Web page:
Contemplating Health Care Reform

Sunday, August 9, 2009

Consumer Protection or Consumer Nightmare?

Proponents of the current proposed health care reform legislation are stressing “consumer protections” measures in the bill, including:

• Prevent insurance companies from denying coverage for pre-existing conditions
• Cap the amount insurers may require policyholders to pay out of pocket in a given year
• Require all insurers to cover routine check-ups such as mammograms, colonoscopies, and eye exams.
• Prohibit insurers from dropping or "watering down" coverage for someone who has become seriously ill.
• Eliminate both yearly and life-long spending caps

Politicians seem to believe that insurance companies grow money on money tree farms and they’re simply too stingy to cover any and all treatments for any and all health issues that might occur. They also omit a small detail – having “insurance coverage” is not synonymous with “treatment”.

In fact, insurance companies must obtain resources to pay for health care for sick individuals by collecting premiums from the pool of policyholders. They are limited in the amount of coverage they may provide the sick because there are natural limits on how high the premiums they charge may rise before people start opting out of the pool and stop paying their premiums. It’s a trade-off. A large reason for the estimated 10 million young uninsured who make over $50,000 per year is that they don't find the expensive, mandate-laden coverage worth it.

If the insurance company must pay for all of this additional coverage and take all the additional risks imposed by legislators, it must also collect additional premiums. This can only mean that premiums for private insurance will either skyrocket, or insurance companies will soon be overwhelmed by claims and go bankrupt - or they will have to “water down” care and deny certain treatments.

Will government be able to do better? The government has a problem similar to private insurance companies – it must collect money in the form of taxes from everyone else to pay for the treatments it promises the sick. The only problem with that plan is that “everyone else” is a much larger voting block than the few sick people in our country at any given time. It is difficult to imagine that tax rates can be raised high enough to make good on government’s promise of top-notch coverage for all if they should be unfortunate enough to become truly sick. In fact, it already limits (“waters down”) treatment in its Medicaid program for cost reasons, as do all other countries with socialized medicine.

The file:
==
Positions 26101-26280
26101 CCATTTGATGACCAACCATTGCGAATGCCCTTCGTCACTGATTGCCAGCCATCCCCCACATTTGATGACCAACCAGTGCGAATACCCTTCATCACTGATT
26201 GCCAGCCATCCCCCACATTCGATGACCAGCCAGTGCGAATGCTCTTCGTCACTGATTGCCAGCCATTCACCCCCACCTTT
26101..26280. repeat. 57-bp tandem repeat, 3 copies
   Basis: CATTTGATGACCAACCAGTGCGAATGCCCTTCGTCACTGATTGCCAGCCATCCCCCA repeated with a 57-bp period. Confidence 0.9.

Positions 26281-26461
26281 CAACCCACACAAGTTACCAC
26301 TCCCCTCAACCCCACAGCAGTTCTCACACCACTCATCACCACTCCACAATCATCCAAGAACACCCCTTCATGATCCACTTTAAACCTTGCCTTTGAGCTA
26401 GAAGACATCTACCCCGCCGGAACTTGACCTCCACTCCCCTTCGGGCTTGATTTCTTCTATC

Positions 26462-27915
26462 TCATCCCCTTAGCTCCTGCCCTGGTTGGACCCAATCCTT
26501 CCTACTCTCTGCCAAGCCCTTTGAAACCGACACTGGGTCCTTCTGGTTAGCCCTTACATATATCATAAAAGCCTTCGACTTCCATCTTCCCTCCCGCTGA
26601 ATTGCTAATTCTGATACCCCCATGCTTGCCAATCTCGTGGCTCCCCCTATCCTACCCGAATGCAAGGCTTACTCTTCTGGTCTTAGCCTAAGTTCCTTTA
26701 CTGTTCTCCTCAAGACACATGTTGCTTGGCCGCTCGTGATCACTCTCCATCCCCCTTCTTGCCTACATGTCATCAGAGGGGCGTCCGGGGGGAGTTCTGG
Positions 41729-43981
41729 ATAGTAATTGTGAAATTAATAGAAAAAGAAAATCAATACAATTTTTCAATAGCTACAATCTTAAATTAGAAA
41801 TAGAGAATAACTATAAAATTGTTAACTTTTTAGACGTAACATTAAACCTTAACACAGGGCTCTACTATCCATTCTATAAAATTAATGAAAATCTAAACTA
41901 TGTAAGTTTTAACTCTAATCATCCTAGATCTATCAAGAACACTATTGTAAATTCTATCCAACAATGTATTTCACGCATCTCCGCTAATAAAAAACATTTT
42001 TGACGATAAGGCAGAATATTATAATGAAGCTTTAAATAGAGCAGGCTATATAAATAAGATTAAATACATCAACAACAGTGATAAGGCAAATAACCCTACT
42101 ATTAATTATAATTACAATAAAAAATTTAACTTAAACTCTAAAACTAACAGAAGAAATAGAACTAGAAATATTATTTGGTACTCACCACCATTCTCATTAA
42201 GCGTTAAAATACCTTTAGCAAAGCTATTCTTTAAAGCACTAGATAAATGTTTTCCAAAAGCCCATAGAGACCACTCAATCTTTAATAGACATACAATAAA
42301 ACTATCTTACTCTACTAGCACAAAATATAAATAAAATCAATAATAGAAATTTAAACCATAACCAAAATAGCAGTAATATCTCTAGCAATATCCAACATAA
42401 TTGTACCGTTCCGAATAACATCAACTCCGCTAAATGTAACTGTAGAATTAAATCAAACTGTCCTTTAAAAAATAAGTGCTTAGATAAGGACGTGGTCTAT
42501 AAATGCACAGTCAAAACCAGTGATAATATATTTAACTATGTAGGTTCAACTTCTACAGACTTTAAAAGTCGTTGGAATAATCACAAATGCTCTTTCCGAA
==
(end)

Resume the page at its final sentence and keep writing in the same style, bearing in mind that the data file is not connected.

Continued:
The bottom line is that there is no free lunch. There is no such thing as unlimited coverage coupled with cost controls. It’s one or the other. At some point, you will not be able to force someone else to foot the cost of your $40,000 treatment to give you a 5% chance at 6 more months of life. The difference between a government run health care system and a private system is who gets to decide what your life or limb is worth and who decides how much health insurance coverage you must purchase. In a private system, you have the option to pay out of pocket for the difference between what the private insurer won’t pay and what your life or limb is worth to you. In a government (or "public option")system, that decision is made entirely by the government.


  1. Marshall Titus DDSAugust 10, 2009 at 4:44 PM

    You will always have an option to pay out of pocket in any system. The bigger question is will those who cannot afford to pay have access to healthcare? As long fee-for-service is the payment model for a government plan it will not survive, in my opinion. If the payment model for the government plan changes to a military scale capitated payment using VA facilities (expanded) and creating their own, the goal of true health care for all will be attainable.